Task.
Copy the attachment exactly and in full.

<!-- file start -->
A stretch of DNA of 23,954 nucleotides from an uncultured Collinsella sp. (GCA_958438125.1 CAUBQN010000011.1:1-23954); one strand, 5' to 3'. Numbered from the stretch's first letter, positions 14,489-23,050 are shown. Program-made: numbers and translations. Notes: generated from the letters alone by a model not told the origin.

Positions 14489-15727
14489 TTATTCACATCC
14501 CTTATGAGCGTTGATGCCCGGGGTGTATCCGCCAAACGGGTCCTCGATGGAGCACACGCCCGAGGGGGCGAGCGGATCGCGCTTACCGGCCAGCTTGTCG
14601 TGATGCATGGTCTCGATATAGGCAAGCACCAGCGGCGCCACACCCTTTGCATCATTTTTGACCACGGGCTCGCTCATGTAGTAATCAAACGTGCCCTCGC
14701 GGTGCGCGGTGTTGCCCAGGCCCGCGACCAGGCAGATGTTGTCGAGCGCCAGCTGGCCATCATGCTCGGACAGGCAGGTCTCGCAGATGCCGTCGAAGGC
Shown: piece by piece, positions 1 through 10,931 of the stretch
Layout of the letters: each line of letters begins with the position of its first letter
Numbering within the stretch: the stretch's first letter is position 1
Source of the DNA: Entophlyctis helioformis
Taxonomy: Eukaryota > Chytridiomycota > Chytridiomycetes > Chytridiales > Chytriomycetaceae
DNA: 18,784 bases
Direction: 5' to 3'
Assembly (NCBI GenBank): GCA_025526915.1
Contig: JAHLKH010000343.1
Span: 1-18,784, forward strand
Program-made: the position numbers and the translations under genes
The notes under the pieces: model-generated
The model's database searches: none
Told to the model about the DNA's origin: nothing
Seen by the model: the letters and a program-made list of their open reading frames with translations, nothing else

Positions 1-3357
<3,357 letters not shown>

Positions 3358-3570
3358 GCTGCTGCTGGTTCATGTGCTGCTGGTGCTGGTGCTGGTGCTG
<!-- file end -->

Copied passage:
A stretch of DNA of 23,954 nucleotides from an uncultured Collinsella sp. (GCA_958438125.1 CAUBQN010000011.1:1-23954); one strand, 5' to 3'. Numbered from the stretch's first letter, positions 14,489-23,050 are shown. Program-made: numbers and translations. Notes: generated from the letters alone by a model not told the origin.

Positions 14489-15727
14489 TTATTCACATCC
14501 CTTATGAGCGTTGATGCCCGGGGTGTATCCGCCAAACGGGTCCTCGATGGAGCACACGCCCGAGGGGGCGAGCGGATCGCGCTTACCGGCCAGCTTGTCG
14601 TGATGCATGGTCTCGATATAGGCAAGCACCAGCGGCGCCACACCCTTTGCATCATTTTTGACCACGGGCTCGCTCATGTAGTAATCAAACGTGCCCTCGC
14701 GGTGCGCGGTGTTGCCCAGGCCCGCGACCAGGCAGATGTTGTCGAGCGCCAGCTGGCCATCATGCTCGGACAGGCAGGTCTCGCAGATGCCGTCGAAGGC
Shown: piece by piece, positions 1 through 10,931 of the stretch
Layout of the letters: each line of letters begins with the position of its first letter
Numbering within the stretch: the stretch's first letter is position 1
Source of the DNA: Entophlyctis helioformis
Taxonomy: Eukaryota > Chytridiomycota > Chytridiomycetes > Chytridiales > Chytriomycetaceae
DNA: 18,784 bases
Direction: 5' to 3'
Assembly (NCBI GenBank): GCA_025526915.1
Contig: JAHLKH010000343.1
Span: 1-18,784, forward strand
Program-made: the position numbers and the translations under genes
The notes under the pieces: model-generated
The model's database searches: none
Told to the model about the DNA's origin: nothing
Seen by the model: the letters and a program-made list of their open reading frames with translations, nothing else

Positions 1-3357
<3,357 letters not shown>

Positions 3358-3570
3358 GCTGCTGCTGGTTCATGTGCTGCTGGTGCTGGTGCTGGTGCTG